Here is how I would analyze the issue if Guert Gansevoort were to be posthumously promoted to Judge Advocate General of the Navy and appointed me to NMCCA. (I know, I know — technically “assigned me to NMCCA.” See Edmond v. United States, 520 U.S. 651, 658 (1997) (“Under the Appointments Clause, Congress could not give the Judge Advocate General power to ‘appoint’ even inferior officers of the United States; that power can be conferred only upon the President, department heads, and courts of law.”).)
Article 62 provides that the government may appeal “[a]n order or ruling of the military judge which terminates the proceedings with respect to a charge or specification.” 10 U.S.C. § 862. So the question becomes whether a mistrial “terminates the proceedings with respect to a charge or specification.” And the answer to that question appears to be shrouded in ambiguity. R.C.M. 915 governs mistrials. The discussion to the Rule (which, of course, is non-binding) says that “a mistrial is appropriate when the proceedings must be terminated because of a legal defect, such as a jurisdictional defect, which can be cured . . . .” R.C.M. 915(a) discussion (emphasis added). So the 1984 Manual’s drafters apparently understood a mistrial to be included in Article 62’s “terminates the proceedings” criterion. (For you Chevron aficionados, the drafters’ analysis isn’t entitled to deference. First, as Justice Scalia has observed, “we have never thought that the interpretation of those charged with prosecuting criminal statutes is entitled to deference.” Crandon v. United States, 494 U.S. 152, 177 (1990) (Scalia, J., concurring); accord Gonzales v. Oregon, 546 U.S. 243, 263 (2006). Second, the Manual’s discussion itself eschews the notion that the discussion constitutes an agency interpretation of the UCMJ. See Manual for Courts-Martial, United States, Pt. I, ¶ 4 discussion (2005 ed.) (noting that the discussion and other supplementary materials in the MCM “do not constitute the official view of the Department of Defense, the Department of Transportation, the Department of Justice, the military departments, the United States Court of Appeals for the Armed Forces, or any other authority of the Government of the United States”).)
But the discussion to R.C.M. 915 also provides that “[u]pon declaration of a mistrial, the affected charges are returned to the convening authority who may refer them anew or otherwise dispose of them.” Consistent with this discussion, military appellate courts have recognized a convening authority’s power to re-refer charges that have been the subject of a mistrial. See, e.g., United States v. Seward, 49 M.J. 369 (C.A.A.F. 1998); United States v. Blackett, 62 M.J. 625 (N-M. Ct. Crim. App. 2006). Given the possibility of re-referring charges to another court-martial, have proceedings been terminated by a mistrial? If Article 62 used the phrase, “a proceeding,” it would seem apparent that the answer is yes. But because Article 62 speaks of a ruling “which terminates the proceedings with respect to a charge or specification,” 10 U.S.C. 862 (emphasis added), the answer isn’t clear to me. After all, further proceedings are authorized, so all proceedings haven’t been terminated.
Because I find the statutory language to be ambiguous, it is appropriate to consult canons of construction. And here the canons speak without ambiguity. As the Navy-Marine Corps Court itself has held, statutes authorizing government appeals “are construed strictly against the right of the prosecution to appeal.” United States v. Pearson, 33 M.J. 777, 779 (N.M.C.M.R. 1991). Senior Judge Mitchell’s opinion for the Navy-Marine Corps Court explained, “Because these statutes compete with speedy trial and double jeopardy protection as well as judicial impartiality and piecemeal appeal policies, prosecution appeals are not particularly favored in the courts.” Id. at 779. Indeed, the Supremes have similarly observed that “in the federal jurisprudence, at least, appeals by the Government in criminal cases are something unusual, exceptional, not favored.” Will v. United States, 389 U.S. 90, 96 (1967) (quoting Carroll v. United States, 354 U.S. 394, 400 (1957)).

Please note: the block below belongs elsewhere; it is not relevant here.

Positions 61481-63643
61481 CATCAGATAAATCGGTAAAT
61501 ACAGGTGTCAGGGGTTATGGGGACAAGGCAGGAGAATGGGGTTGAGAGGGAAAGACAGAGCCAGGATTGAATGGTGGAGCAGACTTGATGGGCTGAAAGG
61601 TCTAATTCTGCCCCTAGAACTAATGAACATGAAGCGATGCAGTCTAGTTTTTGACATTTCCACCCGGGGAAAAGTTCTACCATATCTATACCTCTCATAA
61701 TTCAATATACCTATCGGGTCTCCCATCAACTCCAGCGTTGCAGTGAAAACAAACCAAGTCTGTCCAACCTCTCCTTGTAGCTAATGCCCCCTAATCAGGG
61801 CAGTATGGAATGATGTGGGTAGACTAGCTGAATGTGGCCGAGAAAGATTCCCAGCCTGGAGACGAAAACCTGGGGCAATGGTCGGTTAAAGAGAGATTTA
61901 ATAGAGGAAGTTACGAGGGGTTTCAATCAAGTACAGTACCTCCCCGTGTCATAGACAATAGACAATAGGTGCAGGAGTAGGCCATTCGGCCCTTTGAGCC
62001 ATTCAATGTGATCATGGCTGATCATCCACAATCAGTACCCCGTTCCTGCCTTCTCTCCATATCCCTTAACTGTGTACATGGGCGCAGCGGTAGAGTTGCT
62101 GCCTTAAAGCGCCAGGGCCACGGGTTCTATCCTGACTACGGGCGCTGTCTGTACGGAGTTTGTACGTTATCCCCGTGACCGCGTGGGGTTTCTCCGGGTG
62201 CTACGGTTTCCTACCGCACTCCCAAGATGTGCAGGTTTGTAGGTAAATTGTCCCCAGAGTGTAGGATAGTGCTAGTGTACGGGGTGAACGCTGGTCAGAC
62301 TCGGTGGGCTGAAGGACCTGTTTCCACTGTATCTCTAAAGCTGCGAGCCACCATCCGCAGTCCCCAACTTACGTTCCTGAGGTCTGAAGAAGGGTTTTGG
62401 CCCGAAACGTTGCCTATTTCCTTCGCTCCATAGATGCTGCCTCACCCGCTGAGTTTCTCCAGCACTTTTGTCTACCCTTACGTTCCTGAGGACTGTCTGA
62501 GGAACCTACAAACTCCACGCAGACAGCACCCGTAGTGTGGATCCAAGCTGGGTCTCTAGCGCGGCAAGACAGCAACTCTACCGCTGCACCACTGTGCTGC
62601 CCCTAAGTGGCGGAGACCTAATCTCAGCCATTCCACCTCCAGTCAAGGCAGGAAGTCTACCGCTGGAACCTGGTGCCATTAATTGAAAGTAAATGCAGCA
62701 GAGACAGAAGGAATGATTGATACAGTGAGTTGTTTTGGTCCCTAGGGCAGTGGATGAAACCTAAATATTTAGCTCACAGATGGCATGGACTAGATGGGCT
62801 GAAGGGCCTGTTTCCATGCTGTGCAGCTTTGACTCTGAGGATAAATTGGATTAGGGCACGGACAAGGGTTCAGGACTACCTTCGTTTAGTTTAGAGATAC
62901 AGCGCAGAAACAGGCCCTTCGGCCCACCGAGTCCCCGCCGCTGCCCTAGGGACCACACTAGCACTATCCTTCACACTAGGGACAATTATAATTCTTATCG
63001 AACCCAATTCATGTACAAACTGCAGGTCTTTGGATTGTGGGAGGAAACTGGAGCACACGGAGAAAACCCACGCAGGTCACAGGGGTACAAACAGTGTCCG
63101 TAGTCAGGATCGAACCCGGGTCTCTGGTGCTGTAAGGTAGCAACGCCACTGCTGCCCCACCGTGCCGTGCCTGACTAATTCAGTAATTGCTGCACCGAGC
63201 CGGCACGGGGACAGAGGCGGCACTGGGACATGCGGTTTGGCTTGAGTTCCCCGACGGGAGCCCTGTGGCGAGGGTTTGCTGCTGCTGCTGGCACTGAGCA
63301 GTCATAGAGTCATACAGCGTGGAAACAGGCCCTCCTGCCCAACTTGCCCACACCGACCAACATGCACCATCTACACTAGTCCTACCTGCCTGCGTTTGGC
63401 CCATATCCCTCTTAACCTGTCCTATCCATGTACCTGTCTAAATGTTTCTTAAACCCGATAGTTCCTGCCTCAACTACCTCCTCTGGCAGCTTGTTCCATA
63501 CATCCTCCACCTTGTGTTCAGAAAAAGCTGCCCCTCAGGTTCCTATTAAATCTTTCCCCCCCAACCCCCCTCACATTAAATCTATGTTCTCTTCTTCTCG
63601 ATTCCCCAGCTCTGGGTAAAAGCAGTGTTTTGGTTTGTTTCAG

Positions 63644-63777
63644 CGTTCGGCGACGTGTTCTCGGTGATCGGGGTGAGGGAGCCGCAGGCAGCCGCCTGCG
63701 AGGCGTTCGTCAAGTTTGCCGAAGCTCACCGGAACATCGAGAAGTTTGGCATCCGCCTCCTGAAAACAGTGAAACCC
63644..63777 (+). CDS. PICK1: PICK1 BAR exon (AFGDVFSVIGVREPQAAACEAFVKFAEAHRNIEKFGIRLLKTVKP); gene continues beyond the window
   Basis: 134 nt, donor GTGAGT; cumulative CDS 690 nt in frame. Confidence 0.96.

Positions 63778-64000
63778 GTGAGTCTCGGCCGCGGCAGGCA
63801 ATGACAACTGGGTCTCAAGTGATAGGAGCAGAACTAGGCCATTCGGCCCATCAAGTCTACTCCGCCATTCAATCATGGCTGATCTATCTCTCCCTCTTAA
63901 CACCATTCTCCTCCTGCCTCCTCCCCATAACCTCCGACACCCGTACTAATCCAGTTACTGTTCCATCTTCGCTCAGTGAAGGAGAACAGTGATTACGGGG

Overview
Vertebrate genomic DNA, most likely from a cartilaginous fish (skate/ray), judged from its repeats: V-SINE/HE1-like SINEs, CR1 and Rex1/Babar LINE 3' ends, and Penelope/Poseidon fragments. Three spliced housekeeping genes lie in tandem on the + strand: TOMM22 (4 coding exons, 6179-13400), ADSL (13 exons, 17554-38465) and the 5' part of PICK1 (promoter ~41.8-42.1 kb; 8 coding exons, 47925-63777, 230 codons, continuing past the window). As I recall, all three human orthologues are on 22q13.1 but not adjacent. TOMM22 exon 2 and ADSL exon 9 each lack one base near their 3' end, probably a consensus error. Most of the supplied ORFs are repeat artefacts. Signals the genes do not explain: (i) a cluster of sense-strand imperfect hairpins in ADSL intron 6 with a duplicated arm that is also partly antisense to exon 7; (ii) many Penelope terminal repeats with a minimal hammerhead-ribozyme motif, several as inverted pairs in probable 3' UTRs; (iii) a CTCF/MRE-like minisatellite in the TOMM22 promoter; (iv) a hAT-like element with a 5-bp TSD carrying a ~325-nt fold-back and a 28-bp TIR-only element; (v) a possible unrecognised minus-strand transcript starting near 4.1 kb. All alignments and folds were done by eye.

So I would resolve Article 62’s ambiguity by following the canon that statutes authorizing government appeals are strictly construed against the right to appeal and therefore resolve the ambiguity by holding that where the government may refer the affected charges to another court-martial (as would also occur where, for example, a military judge dismisses charges on speedy trial grounds without prejudice), the government does not have a right to an Article 62 appeal.
The intriguing Dossey opinion generates a few additional thoughts. First, while NMCCA’s opinion raises fascinating legal issues, if CAAF were to conclude in Lopez de Victoria and Michael that it has no Article 67 power to “act” on a Court of Criminal Appeals’ ruling on an Article 62 appeal, the government could potentially challenge this ruling only by filing a rare government petition for extraordinary relief at CAAF. (Because the case can be re-referred, such a writ would likely lie within CAAF’s potential appellate jurisdiction and could lead to CAAF reviewing NMCCA’s opinion.) Second, why is such an intriguing opinion not published? Third, to beat a horse on which I frequently flail, why have three business days passed without this intriguing opinion — as well as a published NMCCA opinion in another Article 62 appeal released the same day — being uploaded to either NMCCA’s web site or LEXIS? These are important decisions that everyone who follows military justice should know about. These opinions’ availability shouldn’t be hostage to the fortuity that a barely-technically-proficient Unfrozen Caveman Lawyer happens to have access to both NKO and a web site.